Fraudulent products present a safety hazard to the public, agency says
TUESDAY, June 17 (HealthDay News) -- The U.S. Food and Drug Administration has sent letters warning more than two dozen companies to stop selling fraudulent products that claim to prevent or cure cancer.
The agency is also cautioning consumers not to buy or use these products, which include tablets, teas, tonics, black salves, and creams, and are sold under various names on the Internet.
"Health fraud has been around for years, and it is a cruel form of greed," David Elder, director of FDA's Office of Enforcement in the Office of Regulatory Affairs, said during a morning teleconference Tuesday. "Fraud involving cancer treatments can be especially heartbreaking."
The warning letters, sent to 23 U.S. companies and one Canadian and one Australian company, cover 125 unapproved products with labeling claims to cure, treat or prevent cancer. "These claims are unproven, unreliable, and they are unkind to the patient who is seeking help," Elder said.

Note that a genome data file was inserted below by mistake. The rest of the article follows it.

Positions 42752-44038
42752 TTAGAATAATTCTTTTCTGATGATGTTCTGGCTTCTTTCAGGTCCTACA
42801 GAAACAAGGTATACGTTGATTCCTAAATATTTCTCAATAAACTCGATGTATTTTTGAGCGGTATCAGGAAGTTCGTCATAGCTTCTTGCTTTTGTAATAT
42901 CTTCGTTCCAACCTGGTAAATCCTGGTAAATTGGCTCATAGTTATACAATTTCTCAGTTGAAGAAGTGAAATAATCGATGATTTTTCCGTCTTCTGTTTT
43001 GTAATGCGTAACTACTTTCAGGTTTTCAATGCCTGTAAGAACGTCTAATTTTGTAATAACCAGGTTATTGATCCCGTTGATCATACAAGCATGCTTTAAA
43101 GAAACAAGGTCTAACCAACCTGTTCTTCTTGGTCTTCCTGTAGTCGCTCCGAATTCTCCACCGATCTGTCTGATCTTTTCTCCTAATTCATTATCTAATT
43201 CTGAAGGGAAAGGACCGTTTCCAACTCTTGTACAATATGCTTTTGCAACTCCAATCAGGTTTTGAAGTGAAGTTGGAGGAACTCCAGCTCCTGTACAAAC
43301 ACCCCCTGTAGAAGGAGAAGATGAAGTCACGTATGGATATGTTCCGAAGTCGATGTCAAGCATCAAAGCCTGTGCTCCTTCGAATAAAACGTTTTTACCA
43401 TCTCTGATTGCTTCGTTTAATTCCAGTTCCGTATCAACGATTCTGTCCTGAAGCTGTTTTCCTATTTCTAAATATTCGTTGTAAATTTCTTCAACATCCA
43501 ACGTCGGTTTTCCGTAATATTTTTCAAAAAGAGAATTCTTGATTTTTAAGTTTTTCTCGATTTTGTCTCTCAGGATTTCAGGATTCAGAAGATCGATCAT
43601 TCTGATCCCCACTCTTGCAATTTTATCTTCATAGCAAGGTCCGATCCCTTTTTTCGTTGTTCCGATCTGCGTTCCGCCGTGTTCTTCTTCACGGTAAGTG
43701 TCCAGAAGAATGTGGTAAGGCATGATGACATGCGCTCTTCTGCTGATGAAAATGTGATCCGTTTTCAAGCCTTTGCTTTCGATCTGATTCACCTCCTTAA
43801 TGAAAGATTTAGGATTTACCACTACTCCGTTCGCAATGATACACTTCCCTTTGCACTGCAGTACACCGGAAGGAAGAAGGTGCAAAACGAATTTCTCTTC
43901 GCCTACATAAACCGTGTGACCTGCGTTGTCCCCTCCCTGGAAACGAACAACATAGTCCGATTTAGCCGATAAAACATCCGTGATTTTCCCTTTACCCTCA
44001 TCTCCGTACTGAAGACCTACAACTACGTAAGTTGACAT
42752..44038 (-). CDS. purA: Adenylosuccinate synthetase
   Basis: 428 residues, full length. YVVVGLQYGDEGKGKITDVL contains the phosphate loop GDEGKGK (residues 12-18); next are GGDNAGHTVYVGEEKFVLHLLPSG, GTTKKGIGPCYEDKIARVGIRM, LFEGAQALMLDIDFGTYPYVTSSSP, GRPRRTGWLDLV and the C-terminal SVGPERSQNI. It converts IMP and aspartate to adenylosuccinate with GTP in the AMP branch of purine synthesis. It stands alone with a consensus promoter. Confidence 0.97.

Elder said the FDA is concerned that some of the products present a safety hazard to consumers. "Others can interfere with medicines that a patient has already taken. And they could be used to forgo medically acceptable treatment plans," he said.
The bogus cures include ingredients such as bloodroot, shark cartilage, coral calcium, cesium, ellagic acid, Cat's Claw, an herbal tea called Essiac, and mushrooms such as Agaricus Blazeii, Shitake, Maitake, and Reishi, the FDA said.
"These products pose either a direct health risk to consumers because the products themselves can cause harm, or a serious indirect health risk because the products are marketed for a serious disease, in this case cancer," Michael Levy, director of FDA's Division of New Drugs and Labeling Compliance in the Office of Compliance, said during the teleconference.
For example, so-called black sa
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